A resolution citing Missoula’s pursuit of a “just, equitable, diverse and inclusive” community passed the City Council on Monday night, but not unanimously.
The resolution, which passed on a 9-2 vote, has gone through three separate drafts over the past two months. The final version will allocate a total of $227,600 from the federal American Rescue Plan to promote the resolution’s “JEDI” principles in the Fiscal Year 2022 budget as proposed.
Among other things, the resolution strives “to ensure equal opportunities for all people, and particularly those diverse populations who are often marginalized, by making changes to city policy and applying public funds and resources through a lens of equity.”
Multiple council members joined Mayor John Engen in voicing support for the resolution, calling attention to the need within Missoula to create an equal platform for all members of society. Missoula County is considering adopting the resolution as well.
Supporters suggested opponents were against the resolution due to “fear.”
“It is simply not acceptable to not work on dismantling the systems that perpetuate this disparity. It is absolutely necessary to know what the issues are in our community in order to address the changes that are needed,” said council member Mirtha Becerra.
She said the city’s financial resources should be directed to the cause.
“Ensuring that Missoulians have access to resources and opportunities regardless of their skin color, culture, or background is important. Therefore, I think that resources should be allocated to this work much like we would do any department that works to improve the quality of life of our residents,” she said.
Edits to the previous draft included more “whereas” statements to acknowledge the population of older adults within Missoula. The changes also called attention to the disproportionate rate of incarcerated Black, Indigenous, and other People of Color within the community.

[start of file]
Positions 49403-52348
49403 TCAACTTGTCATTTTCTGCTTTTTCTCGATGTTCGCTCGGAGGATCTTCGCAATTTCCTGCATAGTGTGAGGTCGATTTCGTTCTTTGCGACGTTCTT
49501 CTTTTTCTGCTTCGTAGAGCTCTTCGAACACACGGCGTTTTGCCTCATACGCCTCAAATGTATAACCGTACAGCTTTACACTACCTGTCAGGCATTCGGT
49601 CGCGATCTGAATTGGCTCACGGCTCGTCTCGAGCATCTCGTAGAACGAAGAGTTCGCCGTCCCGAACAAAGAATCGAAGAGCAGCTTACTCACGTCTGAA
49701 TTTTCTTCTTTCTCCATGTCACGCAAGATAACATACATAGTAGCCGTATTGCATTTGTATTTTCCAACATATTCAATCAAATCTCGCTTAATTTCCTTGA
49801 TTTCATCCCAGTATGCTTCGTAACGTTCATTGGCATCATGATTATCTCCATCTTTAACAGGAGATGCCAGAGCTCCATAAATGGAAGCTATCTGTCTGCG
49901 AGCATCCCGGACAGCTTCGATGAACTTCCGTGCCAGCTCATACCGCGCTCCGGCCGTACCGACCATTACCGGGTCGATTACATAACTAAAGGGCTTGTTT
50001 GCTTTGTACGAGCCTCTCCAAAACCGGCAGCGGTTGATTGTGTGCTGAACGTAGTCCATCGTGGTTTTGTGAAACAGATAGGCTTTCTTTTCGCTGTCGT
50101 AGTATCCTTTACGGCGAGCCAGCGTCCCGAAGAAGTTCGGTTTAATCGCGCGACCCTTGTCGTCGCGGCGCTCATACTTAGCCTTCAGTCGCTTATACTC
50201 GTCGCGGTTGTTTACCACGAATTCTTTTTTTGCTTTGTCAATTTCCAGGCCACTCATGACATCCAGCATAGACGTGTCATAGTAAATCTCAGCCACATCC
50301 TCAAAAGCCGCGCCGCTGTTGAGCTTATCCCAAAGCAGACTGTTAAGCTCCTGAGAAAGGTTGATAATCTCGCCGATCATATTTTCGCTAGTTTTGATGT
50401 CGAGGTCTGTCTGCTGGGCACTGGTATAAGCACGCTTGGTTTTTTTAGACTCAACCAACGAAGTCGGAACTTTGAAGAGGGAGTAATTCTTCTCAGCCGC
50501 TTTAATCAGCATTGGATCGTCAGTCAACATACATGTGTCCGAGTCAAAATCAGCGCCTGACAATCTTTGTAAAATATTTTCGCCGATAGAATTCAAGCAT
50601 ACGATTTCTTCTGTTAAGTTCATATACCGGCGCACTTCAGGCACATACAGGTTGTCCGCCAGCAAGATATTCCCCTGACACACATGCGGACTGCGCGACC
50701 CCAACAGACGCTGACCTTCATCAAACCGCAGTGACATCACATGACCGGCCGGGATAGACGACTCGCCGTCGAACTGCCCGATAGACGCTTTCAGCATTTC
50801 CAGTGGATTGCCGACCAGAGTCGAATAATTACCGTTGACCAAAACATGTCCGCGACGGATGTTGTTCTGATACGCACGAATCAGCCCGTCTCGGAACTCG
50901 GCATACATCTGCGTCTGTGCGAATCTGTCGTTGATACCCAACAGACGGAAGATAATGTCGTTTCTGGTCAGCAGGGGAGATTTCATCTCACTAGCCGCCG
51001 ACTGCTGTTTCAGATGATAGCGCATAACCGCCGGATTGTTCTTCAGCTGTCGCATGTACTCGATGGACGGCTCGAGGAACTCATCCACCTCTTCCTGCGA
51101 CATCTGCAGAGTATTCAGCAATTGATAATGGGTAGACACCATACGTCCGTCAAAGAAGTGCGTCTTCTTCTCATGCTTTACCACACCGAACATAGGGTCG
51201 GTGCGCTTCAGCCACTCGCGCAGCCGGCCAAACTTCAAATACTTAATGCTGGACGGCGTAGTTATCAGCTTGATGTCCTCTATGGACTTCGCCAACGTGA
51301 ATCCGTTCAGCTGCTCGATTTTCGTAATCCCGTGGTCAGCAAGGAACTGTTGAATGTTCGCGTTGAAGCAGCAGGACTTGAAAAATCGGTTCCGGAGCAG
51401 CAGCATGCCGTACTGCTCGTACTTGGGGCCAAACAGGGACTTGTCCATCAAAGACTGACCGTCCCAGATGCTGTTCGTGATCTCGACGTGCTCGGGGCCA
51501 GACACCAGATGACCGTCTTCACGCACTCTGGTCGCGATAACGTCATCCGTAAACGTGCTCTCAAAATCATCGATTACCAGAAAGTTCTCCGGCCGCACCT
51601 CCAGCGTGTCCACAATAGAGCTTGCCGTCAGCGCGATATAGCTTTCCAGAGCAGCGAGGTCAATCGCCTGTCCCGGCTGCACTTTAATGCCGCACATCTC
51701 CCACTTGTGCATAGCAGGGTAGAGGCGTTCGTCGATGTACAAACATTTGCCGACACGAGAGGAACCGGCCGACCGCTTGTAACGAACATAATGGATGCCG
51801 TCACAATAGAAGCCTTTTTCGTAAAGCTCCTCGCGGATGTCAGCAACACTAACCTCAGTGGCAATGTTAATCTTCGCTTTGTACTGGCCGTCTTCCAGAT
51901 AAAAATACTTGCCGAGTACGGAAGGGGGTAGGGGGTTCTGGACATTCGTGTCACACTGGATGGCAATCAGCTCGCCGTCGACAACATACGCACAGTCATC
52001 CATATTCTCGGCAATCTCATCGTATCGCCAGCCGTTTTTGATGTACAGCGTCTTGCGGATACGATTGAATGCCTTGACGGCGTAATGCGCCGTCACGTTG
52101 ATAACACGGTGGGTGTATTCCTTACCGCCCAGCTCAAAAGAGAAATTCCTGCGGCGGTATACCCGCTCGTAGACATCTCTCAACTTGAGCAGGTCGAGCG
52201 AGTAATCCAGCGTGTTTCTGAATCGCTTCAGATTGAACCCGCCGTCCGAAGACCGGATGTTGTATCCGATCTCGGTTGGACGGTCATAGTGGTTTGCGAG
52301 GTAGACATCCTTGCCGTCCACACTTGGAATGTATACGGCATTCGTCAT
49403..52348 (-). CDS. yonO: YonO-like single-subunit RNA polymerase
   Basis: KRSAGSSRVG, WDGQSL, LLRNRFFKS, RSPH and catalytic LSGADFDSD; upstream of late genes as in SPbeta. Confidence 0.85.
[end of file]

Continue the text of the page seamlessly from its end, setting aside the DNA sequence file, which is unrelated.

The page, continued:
While all council members agreed with the resolution’s statements that all should be treated fairly and have equal access to services, not all agreed government should have a role in the political push – and taxpayers shouldn’t be paying for it.
Council members Jesse Ramos and Sandra Vasecka received praise from some members of the public for their opposition to the resolution.
“Many folks have reached out in dismay about how their tax dollars are being spent on this, on this virtue signaling,” said Vasecka. “All Montanans, all Americans, all refugees and legal immigrants are absolutely welcome here. We don’t need resolution after resolution to say that.”
“I, like my fellow council members, believe in reducing barriers to success, and in my mind, the government is always the biggest builder of barriers and the biggest obstacle of success for all citizens … I don’t see any actual benchmark in this resolution where we can measure any progress on this expenditure.”
Missoula is a lead for the 2021-2022 National League of Cities’ “Cities of Opportunity” cohort, a national organization comprised of local government leaders intended to drive “A just, equitable, diverse, and inclusive Missoula — free of systemic and structural inequalities.”
Cities of Opportunity members also include Houston, Kansas City, Milwaukee and Freemont, California, among two others in Georgia and New Jersey.
Mayor Engen voiced his support for the resolution, calling it an obligation for the government to use its power to support every member of a community it governs.
“I believe that local government, in particular, is the formal social contract whereby we create rules and regulation but we also create opportunities and chances. We do that by collective investment, we do that by electing people to represent our interest and our values, and if we are not doing it then who the hell is going to.”